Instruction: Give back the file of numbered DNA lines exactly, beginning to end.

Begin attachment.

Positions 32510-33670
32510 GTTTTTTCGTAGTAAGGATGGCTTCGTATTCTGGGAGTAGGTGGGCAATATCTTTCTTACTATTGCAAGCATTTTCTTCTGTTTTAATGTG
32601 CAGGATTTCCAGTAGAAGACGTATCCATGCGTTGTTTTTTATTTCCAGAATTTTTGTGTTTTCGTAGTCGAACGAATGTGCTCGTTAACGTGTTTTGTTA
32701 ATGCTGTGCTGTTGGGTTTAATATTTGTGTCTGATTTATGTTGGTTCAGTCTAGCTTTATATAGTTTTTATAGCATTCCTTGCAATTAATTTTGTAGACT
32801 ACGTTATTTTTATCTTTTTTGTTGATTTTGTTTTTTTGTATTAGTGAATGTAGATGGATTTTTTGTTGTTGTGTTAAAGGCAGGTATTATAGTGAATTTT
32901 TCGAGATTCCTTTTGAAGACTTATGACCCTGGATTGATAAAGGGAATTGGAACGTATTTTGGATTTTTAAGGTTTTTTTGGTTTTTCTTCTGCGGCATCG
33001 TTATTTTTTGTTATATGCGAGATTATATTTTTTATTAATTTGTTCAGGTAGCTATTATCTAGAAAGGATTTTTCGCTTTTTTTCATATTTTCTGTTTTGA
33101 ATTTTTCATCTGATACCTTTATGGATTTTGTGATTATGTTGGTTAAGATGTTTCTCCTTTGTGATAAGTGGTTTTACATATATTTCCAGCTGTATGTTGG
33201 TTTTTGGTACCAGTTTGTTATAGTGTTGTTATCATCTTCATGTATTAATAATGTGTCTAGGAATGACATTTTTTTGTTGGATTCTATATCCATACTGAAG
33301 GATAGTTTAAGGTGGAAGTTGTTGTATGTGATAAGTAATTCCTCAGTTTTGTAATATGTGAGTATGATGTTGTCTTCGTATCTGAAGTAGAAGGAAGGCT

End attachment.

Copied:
Positions 32510-33670
32510 GTTTTTTCGTAGTAAGGATGGCTTCGTATTCTGGGAGTAGGTGGGCAATATCTTTCTTACTATTGCAAGCATTTTCTTCTGTTTTAATGTG
32601 CAGGATTTCCAGTAGAAGACGTATCCATGCGTTGTTTTTTATTTCCAGAATTTTTGTGTTTTCGTAGTCGAACGAATGTGCTCGTTAACGTGTTTTGTTA
32701 ATGCTGTGCTGTTGGGTTTAATATTTGTGTCTGATTTATGTTGGTTCAGTCTAGCTTTATATAGTTTTTATAGCATTCCTTGCAATTAATTTTGTAGACT
32801 ACGTTATTTTTATCTTTTTTGTTGATTTTGTTTTTTTGTATTAGTGAATGTAGATGGATTTTTTGTTGTTGTGTTAAAGGCAGGTATTATAGTGAATTTT
32901 TCGAGATTCCTTTTGAAGACTTATGACCCTGGATTGATAAAGGGAATTGGAACGTATTTTGGATTTTTAAGGTTTTTTTGGTTTTTCTTCTGCGGCATCG
33001 TTATTTTTTGTTATATGCGAGATTATATTTTTTATTAATTTGTTCAGGTAGCTATTATCTAGAAAGGATTTTTCGCTTTTTTTCATATTTTCTGTTTTGA
33101 ATTTTTCATCTGATACCTTTATGGATTTTGTGATTATGTTGGTTAAGATGTTTCTCCTTTGTGATAAGTGGTTTTACATATATTTCCAGCTGTATGTTGG
33201 TTTTTGGTACCAGTTTGTTATAGTGTTGTTATCATCTTCATGTATTAATAATGTGTCTAGGAATGACATTTTTTTGTTGGATTCTATATCCATACTGAAG
33301 GATAGTTTAAGGTGGAAGTTGTTGTATGTGATAAGTAATTCCTCAGTTTTGTAATATGTGAGTATGATGTTGTCTTCGTATCTGAAGTAGAAGGAAGGCT